Tiny Tyrant

Eli is at the point in his life where he may change his mind about what he wants on a minute-by-minute basis, but he absolutely positively knows what he wants right now. It’s like continually running into a wall that moves at random. He’s also very specific about what he wants, even as he has trouble articulating his desires all at once. “You — you move — you move your … your glass and I put my octopus water onna coaster.”

We get exhortations: “Stop that, daddy, stop that!” We get stage directions: “No, mom, you — you go and daddy, you stay here and sit on my rug and we play cars.” We get changable instructions: “I want crackers. No, I want hummus. No, I want ham and cheese and hummus. And milk. I want water.”

This is all part of that independence thing that, were we smarter parents, we’d crush under our foot like a spider. But we’re not. We try to make him more independent. We try to direct Eli as much as possible, guiding him towards choices that we can live with. Most of the time. Then there are the times where I revert to being two as well, leading to conversations like the following:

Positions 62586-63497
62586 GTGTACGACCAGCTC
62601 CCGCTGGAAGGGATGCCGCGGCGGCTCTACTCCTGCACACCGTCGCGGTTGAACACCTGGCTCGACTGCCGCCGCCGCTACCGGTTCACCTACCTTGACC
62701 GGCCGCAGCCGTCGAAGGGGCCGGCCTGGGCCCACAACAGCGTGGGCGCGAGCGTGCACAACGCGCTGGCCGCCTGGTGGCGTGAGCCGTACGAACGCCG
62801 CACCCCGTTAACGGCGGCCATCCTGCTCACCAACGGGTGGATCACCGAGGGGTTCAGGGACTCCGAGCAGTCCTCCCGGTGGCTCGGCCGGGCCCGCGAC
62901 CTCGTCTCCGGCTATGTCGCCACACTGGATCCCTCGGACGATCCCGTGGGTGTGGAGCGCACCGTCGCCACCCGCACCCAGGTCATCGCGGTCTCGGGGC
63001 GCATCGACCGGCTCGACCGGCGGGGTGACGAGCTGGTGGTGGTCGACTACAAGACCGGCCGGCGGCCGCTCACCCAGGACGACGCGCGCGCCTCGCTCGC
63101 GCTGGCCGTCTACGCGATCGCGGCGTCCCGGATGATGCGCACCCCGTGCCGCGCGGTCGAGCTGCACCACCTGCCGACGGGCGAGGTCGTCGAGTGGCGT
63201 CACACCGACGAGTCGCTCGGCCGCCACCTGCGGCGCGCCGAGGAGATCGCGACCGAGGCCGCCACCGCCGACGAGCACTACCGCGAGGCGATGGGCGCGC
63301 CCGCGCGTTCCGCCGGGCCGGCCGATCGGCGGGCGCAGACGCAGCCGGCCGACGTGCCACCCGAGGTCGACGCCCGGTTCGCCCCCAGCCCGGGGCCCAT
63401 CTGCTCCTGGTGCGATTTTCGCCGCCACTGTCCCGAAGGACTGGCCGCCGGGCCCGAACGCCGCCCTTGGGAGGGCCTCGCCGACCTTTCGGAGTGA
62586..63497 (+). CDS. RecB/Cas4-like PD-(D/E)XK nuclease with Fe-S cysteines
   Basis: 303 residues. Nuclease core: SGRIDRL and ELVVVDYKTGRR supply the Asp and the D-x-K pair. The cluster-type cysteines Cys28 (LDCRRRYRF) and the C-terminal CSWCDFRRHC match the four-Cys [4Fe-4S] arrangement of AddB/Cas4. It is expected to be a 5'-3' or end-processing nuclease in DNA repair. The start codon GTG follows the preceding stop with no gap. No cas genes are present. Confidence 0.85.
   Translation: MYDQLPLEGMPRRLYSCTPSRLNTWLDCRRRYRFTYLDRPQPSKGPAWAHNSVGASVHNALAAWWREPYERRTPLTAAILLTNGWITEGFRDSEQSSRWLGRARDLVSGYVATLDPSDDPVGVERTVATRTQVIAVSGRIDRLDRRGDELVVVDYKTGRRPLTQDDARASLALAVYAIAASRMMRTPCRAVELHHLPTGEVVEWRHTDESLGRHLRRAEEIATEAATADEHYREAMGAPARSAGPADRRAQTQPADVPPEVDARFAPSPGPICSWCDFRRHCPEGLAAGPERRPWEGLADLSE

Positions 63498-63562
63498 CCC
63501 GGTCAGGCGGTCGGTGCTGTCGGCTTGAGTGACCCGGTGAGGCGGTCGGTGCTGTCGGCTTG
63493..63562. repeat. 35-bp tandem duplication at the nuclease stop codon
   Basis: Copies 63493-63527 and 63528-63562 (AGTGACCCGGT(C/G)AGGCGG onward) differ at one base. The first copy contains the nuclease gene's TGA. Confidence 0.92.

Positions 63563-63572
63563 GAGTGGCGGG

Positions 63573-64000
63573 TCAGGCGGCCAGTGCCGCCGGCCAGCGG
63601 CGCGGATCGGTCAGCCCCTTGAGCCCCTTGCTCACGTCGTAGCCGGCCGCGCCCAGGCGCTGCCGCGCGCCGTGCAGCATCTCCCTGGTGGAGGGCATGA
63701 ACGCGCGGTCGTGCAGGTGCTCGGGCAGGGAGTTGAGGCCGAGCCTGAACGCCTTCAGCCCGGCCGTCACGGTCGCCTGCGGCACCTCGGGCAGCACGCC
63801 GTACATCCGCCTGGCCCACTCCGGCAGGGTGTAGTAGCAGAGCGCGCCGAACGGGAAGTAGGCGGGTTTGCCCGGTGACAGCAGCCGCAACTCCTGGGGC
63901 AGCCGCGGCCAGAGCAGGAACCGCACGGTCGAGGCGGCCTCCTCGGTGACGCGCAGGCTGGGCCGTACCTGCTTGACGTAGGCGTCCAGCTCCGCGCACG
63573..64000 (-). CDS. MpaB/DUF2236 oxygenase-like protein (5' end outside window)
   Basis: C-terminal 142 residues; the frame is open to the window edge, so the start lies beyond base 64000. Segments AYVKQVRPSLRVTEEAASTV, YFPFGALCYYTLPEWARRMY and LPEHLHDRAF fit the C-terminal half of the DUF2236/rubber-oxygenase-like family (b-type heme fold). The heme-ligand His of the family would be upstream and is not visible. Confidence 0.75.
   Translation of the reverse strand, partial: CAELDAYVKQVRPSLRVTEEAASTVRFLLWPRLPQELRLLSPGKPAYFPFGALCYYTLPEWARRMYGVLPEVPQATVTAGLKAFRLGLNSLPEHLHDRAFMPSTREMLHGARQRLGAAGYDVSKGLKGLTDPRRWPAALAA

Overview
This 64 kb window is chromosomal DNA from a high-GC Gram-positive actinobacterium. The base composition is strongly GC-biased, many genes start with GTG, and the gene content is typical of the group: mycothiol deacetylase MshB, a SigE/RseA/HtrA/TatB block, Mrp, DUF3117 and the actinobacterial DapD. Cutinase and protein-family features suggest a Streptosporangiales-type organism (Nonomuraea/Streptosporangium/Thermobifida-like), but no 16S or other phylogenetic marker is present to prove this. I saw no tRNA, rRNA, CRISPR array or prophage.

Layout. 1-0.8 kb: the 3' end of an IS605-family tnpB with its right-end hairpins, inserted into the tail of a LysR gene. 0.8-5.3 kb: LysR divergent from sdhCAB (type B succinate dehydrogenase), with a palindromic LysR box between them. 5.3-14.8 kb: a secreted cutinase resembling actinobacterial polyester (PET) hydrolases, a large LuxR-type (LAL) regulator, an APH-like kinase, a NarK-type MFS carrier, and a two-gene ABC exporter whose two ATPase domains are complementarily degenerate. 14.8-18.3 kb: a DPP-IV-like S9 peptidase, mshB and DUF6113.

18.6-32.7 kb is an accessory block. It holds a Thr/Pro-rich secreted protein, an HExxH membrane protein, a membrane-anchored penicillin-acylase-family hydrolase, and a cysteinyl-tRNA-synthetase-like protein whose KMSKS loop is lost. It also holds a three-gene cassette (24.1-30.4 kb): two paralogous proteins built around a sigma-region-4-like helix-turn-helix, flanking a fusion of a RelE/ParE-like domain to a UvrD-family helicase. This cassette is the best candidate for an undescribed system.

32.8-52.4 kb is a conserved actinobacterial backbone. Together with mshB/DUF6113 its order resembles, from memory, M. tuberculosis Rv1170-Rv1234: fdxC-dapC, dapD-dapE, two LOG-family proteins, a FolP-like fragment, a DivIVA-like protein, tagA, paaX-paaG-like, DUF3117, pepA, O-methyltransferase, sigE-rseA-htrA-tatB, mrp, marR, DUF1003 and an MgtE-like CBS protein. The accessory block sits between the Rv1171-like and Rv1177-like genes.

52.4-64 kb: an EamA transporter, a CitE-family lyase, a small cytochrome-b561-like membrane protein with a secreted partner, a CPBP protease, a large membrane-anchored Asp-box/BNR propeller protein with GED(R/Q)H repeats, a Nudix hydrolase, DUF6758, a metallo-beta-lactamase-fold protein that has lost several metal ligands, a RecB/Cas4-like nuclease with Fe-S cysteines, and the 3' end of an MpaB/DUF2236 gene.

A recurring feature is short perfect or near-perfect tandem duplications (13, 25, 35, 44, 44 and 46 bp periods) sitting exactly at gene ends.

Eli: Dad, we play cars. We play cars with these two cars. You get this car.
Me (pointing to an unused car): I want that truck.
Eli: No, you get this car.
Me: No, I want that truck.
Eli: No, you get this car.
Me: No, I want that truck.
Eli: No, you get this car.
Me: No, I want that truck.
Eli: No, you get this car.
Me: No, I want that truck.
Eli: No, you — you get this car.
Me: No, I want that truck.
Eli: No, you get this car.
Me: No, I want that truck.
Eli: Okay.
(Eli turns to the bucket full of cars.)
Eli: You get this grasshopper car.

True, I did eventually play with the grasshopper car, but I still count this as a moral victory.

5 thoughts on “Tiny Tyrant

  1. No other human can use “no” so often and in so many different ways as someone who is two–or remembers how to be two! I’m glad to see that the trait commonly called “Granade stubbornness” (which I prefer to call “Granade dedication” or “Granade diligence” or “Granade perseverance” but which, by whatever name has the same effect) has not been diluted or diminished by the passage of generations.

  2. I have gotten this, too. [How else do you think I get sucked into sitting on the carpet in his room, huh?] Far worse is that my “no” once got him to the verge of tears, and … crap. I don’t wanna make your kid cry! What kind of friend comes over and makes your kid cry?!

  3. I’m glad to know that you’ve sunk to level of parenthood where you, as an adult, takes the small victories over your child. 😉

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